Now let’s wait for a Roadster.
After a short teaser campaign, Lamborghini has unveiled the Countach LPI 800-4 at The Quail, A Motorsports Gathering, in Monterey, California. The new Countach celebrates the 50th anniversary of the Countach nameplate that debuted as a prototype at the 1971 Geneva Motor Show. Only 112 units will be produced with each reportedly costing US$ 3 million plus taxes. The number 112 comes from the internal codename ‘LP 112’ of the original Countach. Deliveries will commence from the first quarter of 2022.
Yes, the new Countach is based on the Sian which was in turn based on the Aventador, but I’m not gonna call it a Sian with a new bodykit; I’ll leave that discussion for the internet commenters. But anyway, the designers have done a pretty good job of incorporating the styling elements from the original Countach into the new one as much as possible. I do see some hints of Diablo, but maybe that’s just me. The pop-out headlights have been left out, most likely due to regulatory reasons or maybe because they cause unnecessary drag. The rear-end is where you see more of the Sian bits, but the Sian’s rear-end styling was inspired by the Countach anyway.
The new Countach rides on 1980s telephone-style staggered wheels measuring 20-inch at the front and 21-inch at the rear, wrapped with Pirelli P Zero Corsa tyres. Carbon ceramic discs come standard, measuring 400 x 38 mm at the front and 380 x 38 mm at the rear.
The cockpit tries its best to distinguish itself from that of the Sian, but you know, with only partial success. However, there are specially designed comfort seats. This particular example features a red and black leather heritage theme—inspired by Ferruccio Lamborghini’s personal Countach LP 400 S.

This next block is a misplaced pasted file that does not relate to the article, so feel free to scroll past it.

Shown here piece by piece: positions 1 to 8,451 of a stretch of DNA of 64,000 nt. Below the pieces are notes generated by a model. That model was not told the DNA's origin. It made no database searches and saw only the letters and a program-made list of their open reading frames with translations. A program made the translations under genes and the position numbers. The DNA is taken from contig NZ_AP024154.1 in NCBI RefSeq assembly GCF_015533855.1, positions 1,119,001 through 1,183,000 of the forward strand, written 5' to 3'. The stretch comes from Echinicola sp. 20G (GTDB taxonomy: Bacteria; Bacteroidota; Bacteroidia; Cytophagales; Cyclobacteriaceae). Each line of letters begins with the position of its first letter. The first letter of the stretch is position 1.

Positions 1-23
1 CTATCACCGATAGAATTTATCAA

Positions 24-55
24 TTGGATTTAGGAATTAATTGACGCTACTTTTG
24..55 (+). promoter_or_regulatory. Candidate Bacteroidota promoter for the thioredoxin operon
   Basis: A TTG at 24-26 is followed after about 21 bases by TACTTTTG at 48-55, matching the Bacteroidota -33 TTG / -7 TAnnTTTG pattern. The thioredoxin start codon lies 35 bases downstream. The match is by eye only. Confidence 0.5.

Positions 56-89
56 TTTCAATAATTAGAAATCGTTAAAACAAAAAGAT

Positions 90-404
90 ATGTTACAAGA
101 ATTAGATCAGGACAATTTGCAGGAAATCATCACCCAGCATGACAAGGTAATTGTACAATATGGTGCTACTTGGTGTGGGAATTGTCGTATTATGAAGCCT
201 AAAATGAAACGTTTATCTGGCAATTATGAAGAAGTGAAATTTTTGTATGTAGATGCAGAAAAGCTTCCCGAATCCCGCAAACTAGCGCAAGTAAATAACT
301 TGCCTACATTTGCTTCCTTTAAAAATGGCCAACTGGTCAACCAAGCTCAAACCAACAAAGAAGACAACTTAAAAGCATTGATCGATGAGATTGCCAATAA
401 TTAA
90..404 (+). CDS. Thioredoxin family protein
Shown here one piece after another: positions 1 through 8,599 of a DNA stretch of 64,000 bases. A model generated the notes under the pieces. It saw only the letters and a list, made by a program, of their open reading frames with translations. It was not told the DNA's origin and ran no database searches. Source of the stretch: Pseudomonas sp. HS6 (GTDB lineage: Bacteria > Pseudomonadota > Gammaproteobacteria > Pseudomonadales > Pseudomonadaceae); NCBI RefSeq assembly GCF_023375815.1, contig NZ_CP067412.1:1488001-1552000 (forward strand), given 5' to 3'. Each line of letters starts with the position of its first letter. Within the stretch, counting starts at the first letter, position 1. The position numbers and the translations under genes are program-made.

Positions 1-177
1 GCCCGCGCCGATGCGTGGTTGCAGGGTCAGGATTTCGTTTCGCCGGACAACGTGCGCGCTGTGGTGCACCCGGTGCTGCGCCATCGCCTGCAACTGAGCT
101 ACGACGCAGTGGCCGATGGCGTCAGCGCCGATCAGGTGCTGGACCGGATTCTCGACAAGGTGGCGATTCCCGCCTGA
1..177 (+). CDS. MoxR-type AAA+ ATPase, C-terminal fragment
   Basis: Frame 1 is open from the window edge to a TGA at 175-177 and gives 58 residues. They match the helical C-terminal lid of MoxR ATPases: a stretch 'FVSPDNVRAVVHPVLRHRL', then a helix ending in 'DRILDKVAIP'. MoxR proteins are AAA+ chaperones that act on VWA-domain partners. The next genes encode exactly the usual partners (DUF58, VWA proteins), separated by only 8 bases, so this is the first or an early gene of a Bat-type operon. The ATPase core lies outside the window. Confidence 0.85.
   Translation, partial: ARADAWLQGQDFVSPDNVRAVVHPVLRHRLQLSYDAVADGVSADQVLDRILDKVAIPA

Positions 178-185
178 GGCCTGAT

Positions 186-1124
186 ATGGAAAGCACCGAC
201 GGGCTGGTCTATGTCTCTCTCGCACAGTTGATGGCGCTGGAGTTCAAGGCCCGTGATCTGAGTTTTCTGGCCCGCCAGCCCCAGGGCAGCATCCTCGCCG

Moving on to the juicy bits of the story, the Countach LPI 800-4 borrows the powertrain as-is from the Sian, including the supercapacitor that powers the electric motor. The 6.5L (6,498 cc) naturally aspirated V12 pumps out 574 kW (780 metric hp) at 8,500 rpm and 720 Nm (531 lb-ft) of torque at 6,750 rpm. The electric motor attached to the gearbox offers an additional 25 kW (34 metric hp) and 35 Nm (26 lb-ft) of torque. The combined figures would be 599 kW (814 metric hp) and 755 Nm (557 lb-ft) of torque. Compared to the Sian, there’s a shortage of 4 metric hp and 3 Nm, but that’s okay. Download the technical data sheet here.
The car’s dry weight is estimated to be 1,595 kg (3,516 lbs), which is exactly what Sian claims. Anyway, the official performance figures are as follows: 0-100 km/h (62 mph) in 2.8 seconds, 0-200 km/h (124 mph) in 8.6 seconds, braking from 100-0 km/h in 30 metres, and a top speed of 355 km/h (221 mph).